Why not just say "The link is valid until August 19", and then let it expire some time after all the world has moved on to the 20th? (No MM/DD or DD/MM. Please.)
I personally prefer the old fashioned "Just reply to this mail" method, which many mailing lists use for confirmation, to opening a browser window - in the worst case I have to wait for my browser to launch, too - and I'm going to close that window immediately anyway so I can get back to what I was actually doing, so I just think "I'll get to that later", but then I don't, and when I remember [did I click that link? I'm pretty sure I did, so there's probably a bug in their list somewhere and I shall ignore them henceforth], the link has probably expired anyway [can't be bothered checking what time and day it is in "EST" (Estonia?)] so I'll just browse around for funny kittens instead. And all of that just because somebody wanted me to click on a link. They're sooo cute!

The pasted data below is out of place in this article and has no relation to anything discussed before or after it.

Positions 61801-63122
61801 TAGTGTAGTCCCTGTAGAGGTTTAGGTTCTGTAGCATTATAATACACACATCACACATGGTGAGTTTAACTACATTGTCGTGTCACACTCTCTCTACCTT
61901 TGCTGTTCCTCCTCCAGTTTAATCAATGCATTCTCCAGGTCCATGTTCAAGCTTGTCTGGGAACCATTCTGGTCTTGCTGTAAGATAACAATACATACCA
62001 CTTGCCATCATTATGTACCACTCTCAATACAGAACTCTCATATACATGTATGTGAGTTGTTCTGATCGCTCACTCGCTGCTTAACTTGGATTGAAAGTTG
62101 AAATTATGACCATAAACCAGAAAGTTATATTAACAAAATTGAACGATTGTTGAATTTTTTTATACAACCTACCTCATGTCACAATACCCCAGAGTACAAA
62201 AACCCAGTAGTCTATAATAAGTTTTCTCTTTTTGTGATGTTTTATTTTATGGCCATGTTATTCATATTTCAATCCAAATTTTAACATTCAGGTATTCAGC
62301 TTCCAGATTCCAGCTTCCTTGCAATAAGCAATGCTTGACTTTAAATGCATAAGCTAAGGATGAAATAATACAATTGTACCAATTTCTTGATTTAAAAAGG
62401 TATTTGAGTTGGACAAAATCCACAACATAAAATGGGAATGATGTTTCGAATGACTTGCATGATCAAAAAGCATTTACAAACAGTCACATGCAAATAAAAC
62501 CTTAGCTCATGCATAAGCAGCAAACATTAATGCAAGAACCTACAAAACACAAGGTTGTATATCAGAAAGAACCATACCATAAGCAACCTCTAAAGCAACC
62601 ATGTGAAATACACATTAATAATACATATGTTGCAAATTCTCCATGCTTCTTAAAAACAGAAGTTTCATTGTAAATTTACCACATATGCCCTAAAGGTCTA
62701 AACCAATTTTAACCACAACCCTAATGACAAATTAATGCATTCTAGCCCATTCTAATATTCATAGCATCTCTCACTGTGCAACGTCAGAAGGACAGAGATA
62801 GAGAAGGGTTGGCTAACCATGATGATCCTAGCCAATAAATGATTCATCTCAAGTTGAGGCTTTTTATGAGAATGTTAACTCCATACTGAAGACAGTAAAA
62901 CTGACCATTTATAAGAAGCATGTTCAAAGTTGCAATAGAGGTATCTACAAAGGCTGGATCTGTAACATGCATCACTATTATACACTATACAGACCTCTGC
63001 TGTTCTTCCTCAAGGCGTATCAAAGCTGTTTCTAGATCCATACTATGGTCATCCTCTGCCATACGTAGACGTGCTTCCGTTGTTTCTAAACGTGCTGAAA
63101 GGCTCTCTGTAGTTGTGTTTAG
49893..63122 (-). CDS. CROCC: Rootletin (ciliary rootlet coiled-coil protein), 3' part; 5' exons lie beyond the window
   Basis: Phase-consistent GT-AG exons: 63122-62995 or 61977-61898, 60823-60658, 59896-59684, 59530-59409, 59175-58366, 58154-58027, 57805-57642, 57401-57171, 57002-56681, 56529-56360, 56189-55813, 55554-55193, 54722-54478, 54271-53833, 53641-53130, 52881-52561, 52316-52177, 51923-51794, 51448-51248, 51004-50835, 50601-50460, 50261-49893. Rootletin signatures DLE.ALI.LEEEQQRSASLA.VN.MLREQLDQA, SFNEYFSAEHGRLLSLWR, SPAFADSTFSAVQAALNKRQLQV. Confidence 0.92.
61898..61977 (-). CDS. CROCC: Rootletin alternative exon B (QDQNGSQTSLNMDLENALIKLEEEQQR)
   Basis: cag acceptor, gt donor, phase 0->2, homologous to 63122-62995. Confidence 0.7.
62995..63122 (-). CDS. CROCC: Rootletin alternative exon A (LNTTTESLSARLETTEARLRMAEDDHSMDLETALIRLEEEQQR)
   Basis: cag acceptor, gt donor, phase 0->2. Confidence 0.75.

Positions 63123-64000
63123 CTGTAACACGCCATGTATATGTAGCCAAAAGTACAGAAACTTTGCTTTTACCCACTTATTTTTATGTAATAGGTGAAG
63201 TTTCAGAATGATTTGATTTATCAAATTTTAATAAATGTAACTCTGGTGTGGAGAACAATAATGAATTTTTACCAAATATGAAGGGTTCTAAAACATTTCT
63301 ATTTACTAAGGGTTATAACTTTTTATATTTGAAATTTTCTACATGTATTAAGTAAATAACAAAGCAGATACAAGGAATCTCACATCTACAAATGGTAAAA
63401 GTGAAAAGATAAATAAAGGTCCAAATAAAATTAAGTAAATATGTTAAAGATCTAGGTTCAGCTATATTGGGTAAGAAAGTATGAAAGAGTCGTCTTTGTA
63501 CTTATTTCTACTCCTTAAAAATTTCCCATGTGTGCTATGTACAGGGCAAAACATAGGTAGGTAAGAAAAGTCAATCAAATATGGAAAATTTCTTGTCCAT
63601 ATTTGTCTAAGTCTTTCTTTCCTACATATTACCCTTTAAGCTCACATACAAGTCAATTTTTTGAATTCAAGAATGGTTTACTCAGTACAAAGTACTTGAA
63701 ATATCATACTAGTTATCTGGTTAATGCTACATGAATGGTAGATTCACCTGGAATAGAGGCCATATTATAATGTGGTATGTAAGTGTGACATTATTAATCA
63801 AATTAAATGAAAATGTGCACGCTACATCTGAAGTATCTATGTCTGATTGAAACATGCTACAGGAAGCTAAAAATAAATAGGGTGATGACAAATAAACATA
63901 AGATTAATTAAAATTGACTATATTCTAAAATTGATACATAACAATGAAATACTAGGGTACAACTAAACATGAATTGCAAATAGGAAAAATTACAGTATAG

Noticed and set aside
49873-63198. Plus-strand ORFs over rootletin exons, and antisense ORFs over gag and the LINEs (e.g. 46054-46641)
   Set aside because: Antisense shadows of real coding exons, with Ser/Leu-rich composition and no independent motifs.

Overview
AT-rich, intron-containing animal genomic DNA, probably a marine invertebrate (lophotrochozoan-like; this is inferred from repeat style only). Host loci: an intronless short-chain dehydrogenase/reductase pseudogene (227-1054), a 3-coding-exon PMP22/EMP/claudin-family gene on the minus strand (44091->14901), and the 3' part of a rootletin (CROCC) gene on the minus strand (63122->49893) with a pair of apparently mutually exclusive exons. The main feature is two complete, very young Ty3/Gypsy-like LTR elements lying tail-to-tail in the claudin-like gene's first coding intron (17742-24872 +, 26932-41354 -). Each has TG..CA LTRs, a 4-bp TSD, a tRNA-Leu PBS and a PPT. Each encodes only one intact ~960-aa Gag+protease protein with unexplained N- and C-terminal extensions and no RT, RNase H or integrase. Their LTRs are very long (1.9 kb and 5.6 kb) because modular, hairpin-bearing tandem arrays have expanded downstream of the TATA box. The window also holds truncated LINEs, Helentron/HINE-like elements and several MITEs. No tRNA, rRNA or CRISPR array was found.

Maybe it's just that the email way is too rarely used, but it makes me pause. I prefer a link, that's much more of a no-brainer.
But the suggestions overall are valid - thanks!
1) "The link will expire 2011 August 19"
2) "The link is valid until 2011 August 19"
3) "The link is valid for one day until 2011 August 19"?
This gives people a sense of urgency, but doesn't discourage them from trying the link if they're a little late. "Through" is (to my ears) an Americanism.
(I'm a native English speaker, not from the US where "through" seems more common)
Personally, I would say "August 19th", not "19".
If the duration is less than three months, the year can be inferred from the date of the email.